Objective To identify recent increases in mortality and morbidity rates from injuries among Americans aged 65 years and over.
Design A longitudinal analysis of mortality and morbidity data on injuries in the elderly, examining variations in recent trends by cause, sex, race/ethnicity and age group.
Setting USA, mortality rate (2000–6) and morbidity rate (2001–7).
Data sources Centers for Disease Control and Prevention's web-based injury statistics query and reporting system online database.
Main outcome measures Linear regression was used to examine the statistical significance of trends in mortality and morbidity rates in the study period. The percentage change in rates was used to measure the linear trend. Race/ethnicity was classified into Hispanic (all races except black), non-Hispanic white (‘white’) and black.
Results Injury mortality for people aged 65 years and over increased by 3% during 2000–6; morbidity increased by 7% during 2001–7. Falls mortality increased by 42% but emergency department visits for falls did not increase. Significant increases in death rates occurred in motorcycle crashes (145%), machinery (46%), poisoning (34%) and drowning (19%); morbidity rates increased in poisoning (143%), motorcycle crashes (86%), machinery (48%), bicycles (24%), struck by/against (13%) and overexertion (11%). Motor vehicle occupant injuries decreased.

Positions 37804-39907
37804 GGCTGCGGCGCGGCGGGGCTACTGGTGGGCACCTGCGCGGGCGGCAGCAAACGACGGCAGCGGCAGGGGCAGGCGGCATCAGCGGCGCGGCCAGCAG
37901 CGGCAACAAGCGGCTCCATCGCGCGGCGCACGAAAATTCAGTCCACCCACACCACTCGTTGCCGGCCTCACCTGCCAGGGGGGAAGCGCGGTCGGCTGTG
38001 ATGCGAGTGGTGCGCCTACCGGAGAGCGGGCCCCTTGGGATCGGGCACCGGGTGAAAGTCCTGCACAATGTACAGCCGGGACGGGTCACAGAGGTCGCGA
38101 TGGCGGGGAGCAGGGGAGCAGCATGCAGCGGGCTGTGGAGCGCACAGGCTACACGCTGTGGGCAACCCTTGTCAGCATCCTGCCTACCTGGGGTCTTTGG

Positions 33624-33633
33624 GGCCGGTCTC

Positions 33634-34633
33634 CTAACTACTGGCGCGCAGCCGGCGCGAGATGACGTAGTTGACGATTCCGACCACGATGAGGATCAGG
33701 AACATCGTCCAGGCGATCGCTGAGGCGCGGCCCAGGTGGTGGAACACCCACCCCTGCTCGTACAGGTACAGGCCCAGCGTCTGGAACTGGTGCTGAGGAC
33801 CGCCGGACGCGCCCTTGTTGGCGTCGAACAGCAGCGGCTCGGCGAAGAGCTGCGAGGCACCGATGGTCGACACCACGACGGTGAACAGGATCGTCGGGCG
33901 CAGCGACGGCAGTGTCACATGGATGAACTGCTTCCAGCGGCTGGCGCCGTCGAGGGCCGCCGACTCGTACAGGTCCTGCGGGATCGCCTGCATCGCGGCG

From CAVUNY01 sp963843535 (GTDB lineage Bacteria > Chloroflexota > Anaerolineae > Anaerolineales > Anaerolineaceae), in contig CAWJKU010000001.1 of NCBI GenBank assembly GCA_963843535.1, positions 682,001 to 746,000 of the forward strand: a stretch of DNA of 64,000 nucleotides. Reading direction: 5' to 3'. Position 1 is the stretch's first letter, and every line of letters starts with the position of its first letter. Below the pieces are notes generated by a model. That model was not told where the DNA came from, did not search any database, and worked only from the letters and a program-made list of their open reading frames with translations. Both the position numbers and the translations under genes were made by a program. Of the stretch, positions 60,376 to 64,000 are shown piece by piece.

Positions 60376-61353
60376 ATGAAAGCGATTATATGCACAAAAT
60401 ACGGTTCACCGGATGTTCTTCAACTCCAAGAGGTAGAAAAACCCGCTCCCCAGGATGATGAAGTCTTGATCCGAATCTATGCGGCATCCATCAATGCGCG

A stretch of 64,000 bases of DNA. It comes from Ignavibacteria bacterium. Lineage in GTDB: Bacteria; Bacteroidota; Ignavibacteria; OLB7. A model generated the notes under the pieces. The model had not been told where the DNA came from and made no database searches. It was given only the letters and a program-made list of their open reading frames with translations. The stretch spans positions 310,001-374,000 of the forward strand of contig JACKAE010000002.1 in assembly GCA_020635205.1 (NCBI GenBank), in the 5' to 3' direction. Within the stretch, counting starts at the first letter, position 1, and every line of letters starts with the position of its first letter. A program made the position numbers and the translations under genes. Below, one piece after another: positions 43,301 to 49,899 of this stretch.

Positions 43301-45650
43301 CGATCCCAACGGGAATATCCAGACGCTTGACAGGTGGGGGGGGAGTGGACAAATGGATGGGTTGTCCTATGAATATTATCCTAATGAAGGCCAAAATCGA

Conclusions The reported rate of fatal falls for people aged 65 years and over increased by 42% during 2000–6 but non-fatal falls did not increase. Research is needed to explain the inconsistent changes between fatal and non-fatal falls, and to identify risk factors contributing to the significant increases in both fatal and non-fatal injuries from machinery, motorcycle crashes and unintentional poisoning.
- United States
Statistics from Altmetric.com
Funding This research was supported by the Center for Injury Research and Prevention, Centers for Disease Control and Prevention (grant CCR302486).
Competing interests None.
Provenance and peer review Not commissioned; externally peer reviewed.
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